How US Respond to Coronavirus in Early Days

Here is the timeline on how US responded to Coronavirus from middle January to end of March.

January

On January 15, the first known person in the US infected with coronavirus arrived in Seattle from Wuhan.

On the same day, Stephen Lindstrom, a leading scientist at CDC said in a conference call that the coronavirus threat was remote and they may not need the test his team was developing “unless the scope gets much larger than we anticipate”.

On January 17, CDC started implementing public health entry screening at San Francisco, New York, and Los Angeles airports. CDC added screening at Atlanta and Chicago the following week.

On January 21, CDC confirmed the first case in US in the state of Washington.

On January 23, just two days before Chinese New Year, China locked down Wuhan, a major city of 11 million residents.

On January 31, Trump announced travel ban that prevent those who visited China within 14 days from entering US. At that time, the death toll in China was 258.

Later that day, Joe Biden slammed Trump’s travel ban:

This is no time for Donald Trump’s record of hysteria and xenophobia - hysterical xenophobia - and fearmongering to lead the way instead of science.

On the same day, Secretary Azar declared public health emergency in the US due to coronavirus.

February

On February 4, Trump stated in his State of the Union speech:

Protecting Americans’ health also means fighting infectious diseases.  We are coordinating with the Chinese government and working closely together on the coronavirus outbreak in China.  My administration will take all necessary steps to safeguard our citizens from this threat.

On February 7, one day after talking to Xi Jinping, Trump told Woodward that that Coronavirus “goes through air”, and “more deadly than even your strenuous flus”:

It goes through air, Bob. That’s always tougher than the touch. The touch, you don’t have to touch things, right? But the air, you just breathe the air and that’s how it’s passed. And so that’s a very tricky one. That’s a very delicate one. It’s also more deadly than even your strenuous flus. People don’t realize, we lose 25,000, 30,000 people a year here. Who would ever think that, right?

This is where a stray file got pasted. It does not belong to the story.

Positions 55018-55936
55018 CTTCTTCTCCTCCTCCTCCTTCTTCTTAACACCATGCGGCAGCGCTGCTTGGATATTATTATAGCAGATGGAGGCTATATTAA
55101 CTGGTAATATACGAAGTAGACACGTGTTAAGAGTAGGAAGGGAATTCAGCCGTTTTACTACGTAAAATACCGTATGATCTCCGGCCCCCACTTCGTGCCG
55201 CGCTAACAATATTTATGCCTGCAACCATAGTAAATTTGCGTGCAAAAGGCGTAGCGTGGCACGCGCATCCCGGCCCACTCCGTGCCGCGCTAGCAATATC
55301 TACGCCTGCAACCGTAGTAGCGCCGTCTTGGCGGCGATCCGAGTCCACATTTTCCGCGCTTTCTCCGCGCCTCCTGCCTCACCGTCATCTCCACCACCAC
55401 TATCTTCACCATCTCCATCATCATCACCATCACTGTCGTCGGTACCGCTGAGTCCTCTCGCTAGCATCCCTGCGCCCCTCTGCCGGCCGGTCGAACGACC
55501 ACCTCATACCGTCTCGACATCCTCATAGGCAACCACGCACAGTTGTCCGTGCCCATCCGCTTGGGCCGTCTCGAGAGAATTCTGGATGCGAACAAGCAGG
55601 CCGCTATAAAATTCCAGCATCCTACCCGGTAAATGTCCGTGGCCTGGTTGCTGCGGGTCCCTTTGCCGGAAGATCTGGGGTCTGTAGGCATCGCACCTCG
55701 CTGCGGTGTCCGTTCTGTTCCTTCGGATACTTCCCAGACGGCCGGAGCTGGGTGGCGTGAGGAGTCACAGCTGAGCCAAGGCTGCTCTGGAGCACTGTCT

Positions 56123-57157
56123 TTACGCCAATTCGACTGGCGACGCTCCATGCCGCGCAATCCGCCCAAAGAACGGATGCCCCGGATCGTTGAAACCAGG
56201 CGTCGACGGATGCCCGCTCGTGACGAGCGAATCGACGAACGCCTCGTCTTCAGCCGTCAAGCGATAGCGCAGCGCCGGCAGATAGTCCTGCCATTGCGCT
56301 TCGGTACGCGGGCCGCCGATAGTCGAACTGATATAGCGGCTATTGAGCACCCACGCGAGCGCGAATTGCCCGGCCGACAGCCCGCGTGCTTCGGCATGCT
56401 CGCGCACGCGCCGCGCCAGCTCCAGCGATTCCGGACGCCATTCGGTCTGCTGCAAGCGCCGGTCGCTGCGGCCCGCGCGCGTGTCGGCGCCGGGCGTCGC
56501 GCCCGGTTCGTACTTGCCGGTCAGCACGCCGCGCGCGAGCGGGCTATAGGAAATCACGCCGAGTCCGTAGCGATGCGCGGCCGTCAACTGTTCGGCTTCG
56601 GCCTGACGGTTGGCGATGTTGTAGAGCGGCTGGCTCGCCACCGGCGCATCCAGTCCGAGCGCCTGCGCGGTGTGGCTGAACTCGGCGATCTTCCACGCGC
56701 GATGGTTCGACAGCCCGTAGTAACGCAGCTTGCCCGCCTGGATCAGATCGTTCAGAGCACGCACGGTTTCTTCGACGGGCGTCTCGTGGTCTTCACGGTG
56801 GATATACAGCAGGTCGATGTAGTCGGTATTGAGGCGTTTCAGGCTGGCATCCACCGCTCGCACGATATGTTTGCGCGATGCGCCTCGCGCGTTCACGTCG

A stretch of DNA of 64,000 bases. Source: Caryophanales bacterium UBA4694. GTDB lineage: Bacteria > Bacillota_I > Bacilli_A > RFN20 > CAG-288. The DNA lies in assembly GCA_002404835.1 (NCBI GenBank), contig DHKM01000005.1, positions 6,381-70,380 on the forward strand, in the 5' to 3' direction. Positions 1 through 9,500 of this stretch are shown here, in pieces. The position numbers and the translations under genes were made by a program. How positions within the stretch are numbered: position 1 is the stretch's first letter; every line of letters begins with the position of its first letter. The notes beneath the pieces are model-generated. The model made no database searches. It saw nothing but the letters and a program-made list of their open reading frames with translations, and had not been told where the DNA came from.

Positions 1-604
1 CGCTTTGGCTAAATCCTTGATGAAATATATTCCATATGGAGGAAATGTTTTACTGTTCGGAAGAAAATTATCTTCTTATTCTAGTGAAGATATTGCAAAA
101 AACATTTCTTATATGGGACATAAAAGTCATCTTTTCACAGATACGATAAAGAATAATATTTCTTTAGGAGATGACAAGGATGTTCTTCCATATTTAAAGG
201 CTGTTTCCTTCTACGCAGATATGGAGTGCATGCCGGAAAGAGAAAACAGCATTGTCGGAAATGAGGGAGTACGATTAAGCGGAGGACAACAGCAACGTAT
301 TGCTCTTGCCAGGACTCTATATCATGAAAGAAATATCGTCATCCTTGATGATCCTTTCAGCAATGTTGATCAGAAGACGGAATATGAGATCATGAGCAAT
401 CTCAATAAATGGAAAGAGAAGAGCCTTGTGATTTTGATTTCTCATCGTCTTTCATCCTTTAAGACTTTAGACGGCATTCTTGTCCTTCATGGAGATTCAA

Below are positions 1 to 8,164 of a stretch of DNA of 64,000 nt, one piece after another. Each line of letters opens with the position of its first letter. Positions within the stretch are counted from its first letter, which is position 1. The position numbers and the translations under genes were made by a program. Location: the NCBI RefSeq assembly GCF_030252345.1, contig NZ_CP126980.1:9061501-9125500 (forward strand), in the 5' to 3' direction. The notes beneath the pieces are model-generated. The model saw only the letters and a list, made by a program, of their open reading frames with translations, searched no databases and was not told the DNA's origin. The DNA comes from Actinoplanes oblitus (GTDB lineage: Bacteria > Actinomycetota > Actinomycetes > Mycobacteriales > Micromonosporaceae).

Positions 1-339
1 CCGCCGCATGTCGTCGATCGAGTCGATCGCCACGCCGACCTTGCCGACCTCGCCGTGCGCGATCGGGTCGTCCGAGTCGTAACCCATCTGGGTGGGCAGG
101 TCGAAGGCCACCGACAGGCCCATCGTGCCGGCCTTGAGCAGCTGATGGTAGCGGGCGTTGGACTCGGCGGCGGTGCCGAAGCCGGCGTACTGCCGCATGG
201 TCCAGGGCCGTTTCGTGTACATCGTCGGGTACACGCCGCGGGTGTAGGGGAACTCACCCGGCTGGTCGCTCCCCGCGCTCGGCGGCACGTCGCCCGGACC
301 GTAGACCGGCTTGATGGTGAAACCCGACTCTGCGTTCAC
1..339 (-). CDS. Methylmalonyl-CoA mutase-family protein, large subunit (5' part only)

On February 8, one of the first CDC test kits were deployed. However, they just didn’t work.

On February 13, NYC Mayor de Blasio visited Flushing, and encouraged New Yorkers to travel to Chinatown. At that time, there were nearly 1400 deaths globally.

On February 17, Dr. Fauci said the risk of coronavirus in the US is “just minuscule”, and no need to wear masks unless one was contagious. Instead, he warned about the flu:

We have more kids dying of flu this year at this time than in the last decade or more. At the same time people are worrying about going to a Chinese restaurant. The threat is (we have) a pretty bad influenza season, particularly dangerous for our children.

On February 24, Nancy Pelosi visited Francisco’s Chinatown, and encouraged people to visit:

That’s what we’re trying to do today is to say everything is fine here. Come because precautions have been taken. The city is on top of the situation.

On February 26, CDC confirmed the first possible community transmission of coronavirus in the US in the state of California.

On February 29, Dr. Fauci said there’s no need to change lifestyle yet, and that he had “never been muzzled” by the Trump administration.

On the same day, Surgeon General asked people to “stop buying masks”, because they were not effective for the general public:

Also on this day, FDA finally relaxed so that laboratories could use tests they developed and validated, instead of solely relying on CDC.

March

On March 4, Los Angeles County declared health emergency due to coronavirus. However, four days later, about 27000 participants joined Los Angeles Marathon.

On March 4, Rep. Eric Swalwell (D-CA) asked people to “stop wearing face masks”:

On March 8, Dr. Fauci said “there’s no reason to be walking around with a mask”, “it’s not providing the perfect protection that people think that it is”, and “there are unintended consequences”: